The aims of this study were:

1. To investigate the impact of CYP3A5 gene polymorphism on the effectiveness of simvastatin in patients with primary hypercholesterolemia.

2. To explore the influence of genetic variations of CYP3A5 gene on the response to simvastatin treatment by examining genotype frequencies in hyper-responders and hypo-responders.



The number of participants needed to achieve 90% statistical power at a significance level of 5% and to evaluate differences higher than 5% in total cholesterol (TC) values after treatment was 190. Therefore, we consecutively selected and genotyped 191 Greek unrelated subjects [125 men and 66 women; median age ± interquartile range (75th-25th percentile, IQR) = 60.0 years ± 17.0)] with primary hypercholesterolemia who attended the Lipid Clinic of the Cardiology Department at Onassis Cardiac Surgery Center. They gave their consent before entering the study. Additional inclusion criteria were a stable medication, which was unlikely to interfere with lipid profile (patients with coronary heart disease were on cardioselective β-blockers and aspirin, whereas patients with hypertension were on angiotensin converting enzyme inhibitors) and routine lifestyle for at least 4 weeks prior to study screening. Subjects with a history of renal or thyroid disease and uncontrolled diabetes mellitus were excluded from the study. Subjects were assigned to simvastatin treatment for at least 6 months [9 ± 2 (SD), Standard Deviation]. The dose of simvastatin (10-40 mg/day) was adjusted according to the National Cholesterol Education Program Adult Treatment Panel III (NCEP ATP III) treatment goal for LDL-C based on risk category (LDL-C <130, < 100 or < 70 mg/dl; < 3.4, < 2.6 or < 1.8 mmol/l) [10]. The lipids were monitored every 3 months in order to titrate simvastatin dose. All subjects were taking simvastatin as the only lipid-lowering drug. Furthermore, according to LDL-C changes, patients were divided to Hyper-responders and Hypo-responders.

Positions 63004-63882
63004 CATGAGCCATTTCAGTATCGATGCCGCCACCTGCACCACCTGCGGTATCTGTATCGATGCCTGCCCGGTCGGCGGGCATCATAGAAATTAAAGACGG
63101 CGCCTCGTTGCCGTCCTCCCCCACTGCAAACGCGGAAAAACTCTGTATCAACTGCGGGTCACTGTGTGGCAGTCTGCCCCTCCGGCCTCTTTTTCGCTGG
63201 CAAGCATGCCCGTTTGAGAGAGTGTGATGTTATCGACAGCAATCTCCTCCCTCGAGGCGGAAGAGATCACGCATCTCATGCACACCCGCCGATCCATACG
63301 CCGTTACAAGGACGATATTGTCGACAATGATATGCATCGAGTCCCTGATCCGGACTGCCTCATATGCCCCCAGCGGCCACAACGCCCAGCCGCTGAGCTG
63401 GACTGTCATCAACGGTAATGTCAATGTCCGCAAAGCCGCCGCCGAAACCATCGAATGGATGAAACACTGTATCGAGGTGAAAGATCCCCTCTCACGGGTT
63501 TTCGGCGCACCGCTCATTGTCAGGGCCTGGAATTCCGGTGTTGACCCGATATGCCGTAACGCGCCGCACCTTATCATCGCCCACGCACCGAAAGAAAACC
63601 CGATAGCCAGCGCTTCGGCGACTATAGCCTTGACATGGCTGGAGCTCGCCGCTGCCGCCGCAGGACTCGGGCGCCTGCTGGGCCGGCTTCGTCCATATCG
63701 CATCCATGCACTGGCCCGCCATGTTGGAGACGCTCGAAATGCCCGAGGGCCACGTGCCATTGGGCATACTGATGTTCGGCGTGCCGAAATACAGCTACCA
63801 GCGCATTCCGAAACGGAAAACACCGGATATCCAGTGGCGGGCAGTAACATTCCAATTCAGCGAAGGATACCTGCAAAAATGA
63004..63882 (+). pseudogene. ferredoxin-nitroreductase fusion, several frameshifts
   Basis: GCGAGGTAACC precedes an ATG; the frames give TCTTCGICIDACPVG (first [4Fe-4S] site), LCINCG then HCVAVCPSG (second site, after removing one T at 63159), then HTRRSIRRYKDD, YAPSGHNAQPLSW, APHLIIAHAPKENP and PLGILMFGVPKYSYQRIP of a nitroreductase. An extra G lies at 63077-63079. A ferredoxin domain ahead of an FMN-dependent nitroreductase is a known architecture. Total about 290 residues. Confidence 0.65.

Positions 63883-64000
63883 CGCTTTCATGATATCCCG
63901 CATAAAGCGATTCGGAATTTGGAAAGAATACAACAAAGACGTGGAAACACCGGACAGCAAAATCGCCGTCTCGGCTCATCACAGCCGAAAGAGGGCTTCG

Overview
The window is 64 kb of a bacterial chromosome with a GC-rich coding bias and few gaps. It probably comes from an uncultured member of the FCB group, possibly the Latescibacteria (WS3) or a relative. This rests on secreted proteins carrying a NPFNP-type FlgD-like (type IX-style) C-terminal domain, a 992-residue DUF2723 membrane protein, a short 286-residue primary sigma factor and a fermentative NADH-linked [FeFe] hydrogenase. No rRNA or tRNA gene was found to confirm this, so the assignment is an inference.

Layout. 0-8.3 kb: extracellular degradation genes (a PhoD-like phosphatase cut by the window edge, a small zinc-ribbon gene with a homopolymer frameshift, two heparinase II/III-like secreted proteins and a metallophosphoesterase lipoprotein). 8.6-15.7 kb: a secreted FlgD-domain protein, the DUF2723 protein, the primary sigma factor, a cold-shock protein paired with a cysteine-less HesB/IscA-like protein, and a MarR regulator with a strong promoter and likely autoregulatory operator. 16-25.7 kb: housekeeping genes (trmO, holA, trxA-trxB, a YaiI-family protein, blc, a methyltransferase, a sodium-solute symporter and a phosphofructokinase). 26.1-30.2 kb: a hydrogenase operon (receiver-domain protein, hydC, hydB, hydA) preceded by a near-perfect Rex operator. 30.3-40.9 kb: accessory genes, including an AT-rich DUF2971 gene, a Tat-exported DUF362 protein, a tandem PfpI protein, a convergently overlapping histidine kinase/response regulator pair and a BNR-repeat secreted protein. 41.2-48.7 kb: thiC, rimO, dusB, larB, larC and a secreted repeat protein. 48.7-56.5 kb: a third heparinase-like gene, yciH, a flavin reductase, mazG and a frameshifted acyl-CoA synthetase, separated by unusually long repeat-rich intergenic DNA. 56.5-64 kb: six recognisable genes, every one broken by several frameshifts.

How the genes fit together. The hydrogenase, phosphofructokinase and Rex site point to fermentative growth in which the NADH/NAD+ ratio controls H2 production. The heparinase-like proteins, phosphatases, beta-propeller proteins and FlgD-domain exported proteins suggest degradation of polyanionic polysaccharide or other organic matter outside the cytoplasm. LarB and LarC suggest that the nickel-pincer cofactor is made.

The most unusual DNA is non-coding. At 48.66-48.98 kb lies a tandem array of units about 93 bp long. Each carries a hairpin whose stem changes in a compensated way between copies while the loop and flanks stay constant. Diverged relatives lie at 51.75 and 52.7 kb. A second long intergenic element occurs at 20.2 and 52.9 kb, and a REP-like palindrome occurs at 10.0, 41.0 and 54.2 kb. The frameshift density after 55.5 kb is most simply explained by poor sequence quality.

Our Institutional Review Board approved the study.

Determination of Blood Lipids and Glucose

Total cholesterol (TC), TGs and HDL-C levels were measured using enzymatic colorimetric methods, on a Roche Integra Biochemical analyzer, with commercially available kits (Roche Diagnostics Gmbh, Hannheim, Germany). The serum LDL-C levels were calculated using the Friedewald formula in subjects with TG levels < 400 mg/dl (4.5 mmol/l).